Did the Chicago Tribune halt the Blago investigation?

Writing in the Wall Street Journal's Washington Wire, Cam Simpson makes the startling case that it was the Chicago Tribune which caused the Blago wiretaps to be wrapped up before the actual crime of selling a senate seat was accomplished, by publishing news that the feds were taping Blago and an adviser was cooperating with the investigation.

"At Fitzgerald's request, the paper had been holding back a story since October detailing how a confidante of Blagojevich was cooperating with his office... But editors decided to publish the story on Friday, Dec. 5, ending the Tribune's own cooperation deal with the prosecutor."

Randall Hoven adds:

Here's my thinking on keeping secrets.  If you want to keep a secret, you don't tell anybody about it.  If you want to publicize something, you tell the newspapers about it.

The last person you would share a secret with is a newspaper editor!  Don't they teach that in prosecutor school - in Undercover Ops 101?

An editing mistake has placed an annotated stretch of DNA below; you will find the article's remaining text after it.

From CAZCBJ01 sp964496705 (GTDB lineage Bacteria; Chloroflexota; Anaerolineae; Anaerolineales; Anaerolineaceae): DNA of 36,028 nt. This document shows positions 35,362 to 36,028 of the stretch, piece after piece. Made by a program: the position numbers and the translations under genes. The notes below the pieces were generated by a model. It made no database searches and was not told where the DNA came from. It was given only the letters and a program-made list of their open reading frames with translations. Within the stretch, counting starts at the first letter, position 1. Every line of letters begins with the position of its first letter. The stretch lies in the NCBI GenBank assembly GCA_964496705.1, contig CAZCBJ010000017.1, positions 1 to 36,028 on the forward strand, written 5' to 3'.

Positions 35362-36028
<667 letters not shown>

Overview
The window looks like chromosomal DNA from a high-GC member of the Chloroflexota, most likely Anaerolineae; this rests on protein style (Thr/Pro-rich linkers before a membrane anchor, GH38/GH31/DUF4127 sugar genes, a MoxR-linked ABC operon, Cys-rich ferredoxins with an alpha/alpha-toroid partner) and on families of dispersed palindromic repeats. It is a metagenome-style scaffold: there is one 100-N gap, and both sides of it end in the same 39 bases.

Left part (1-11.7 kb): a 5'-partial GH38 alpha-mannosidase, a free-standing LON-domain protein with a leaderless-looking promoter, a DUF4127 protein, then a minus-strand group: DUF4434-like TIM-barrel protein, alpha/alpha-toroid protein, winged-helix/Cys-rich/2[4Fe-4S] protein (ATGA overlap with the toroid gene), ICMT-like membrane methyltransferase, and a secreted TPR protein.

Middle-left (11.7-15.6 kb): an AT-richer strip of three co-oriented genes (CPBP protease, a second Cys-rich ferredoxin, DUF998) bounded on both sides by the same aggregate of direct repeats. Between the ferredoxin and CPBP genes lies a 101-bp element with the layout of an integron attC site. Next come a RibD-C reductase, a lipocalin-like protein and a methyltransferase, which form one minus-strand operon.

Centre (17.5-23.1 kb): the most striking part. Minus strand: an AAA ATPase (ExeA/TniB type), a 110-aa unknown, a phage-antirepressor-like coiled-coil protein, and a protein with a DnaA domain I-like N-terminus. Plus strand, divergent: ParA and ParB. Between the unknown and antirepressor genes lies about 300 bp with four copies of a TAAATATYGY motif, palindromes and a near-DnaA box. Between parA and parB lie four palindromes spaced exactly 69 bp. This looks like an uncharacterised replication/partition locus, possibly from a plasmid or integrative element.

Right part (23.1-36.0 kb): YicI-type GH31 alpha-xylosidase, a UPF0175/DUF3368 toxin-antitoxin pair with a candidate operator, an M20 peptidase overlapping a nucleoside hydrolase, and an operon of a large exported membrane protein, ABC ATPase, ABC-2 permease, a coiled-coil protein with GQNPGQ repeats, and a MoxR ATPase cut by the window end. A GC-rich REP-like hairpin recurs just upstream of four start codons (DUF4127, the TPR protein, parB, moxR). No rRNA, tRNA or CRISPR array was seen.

I guess to be fair to Fitzgerald, it might not have been he or his office who told the Tribune.  Maybe it was the "confidante of Blagojevich" himself.  The story doesn't say.

I sure hope this is not the way federal prosecutors normally keep secrets.
Writing in the Wall Street Journal's Washington Wire, Cam Simpson makes the startling case that it was the Chicago Tribune which caused the Blago wiretaps to be wrapped up before the actual crime of selling a senate seat was accomplished, by publishing news that the feds were taping Blago and an adviser was cooperating with the investigation.

"At Fitzgerald's request, the paper had been holding back a story since October detailing how a confidante of Blagojevich was cooperating with his office... But editors decided to publish the story on Friday, Dec. 5, ending the Tribune's own cooperation deal with the prosecutor."

Randall Hoven adds:

Here's my thinking on keeping secrets.  If you want to keep a secret, you don't tell anybody about it.  If you want to publicize something, you tell the newspapers about it.

The last person you would share a secret with is a newspaper editor!  Don't they teach that in prosecutor school - in Undercover Ops 101?

I guess to be fair to Fitzgerald, it might not have been he or his office who told the Tribune.  Maybe it was the "confidante of Blagojevich" himself.  The story doesn't say.

I sure hope this is not the way federal prosecutors normally keep secrets.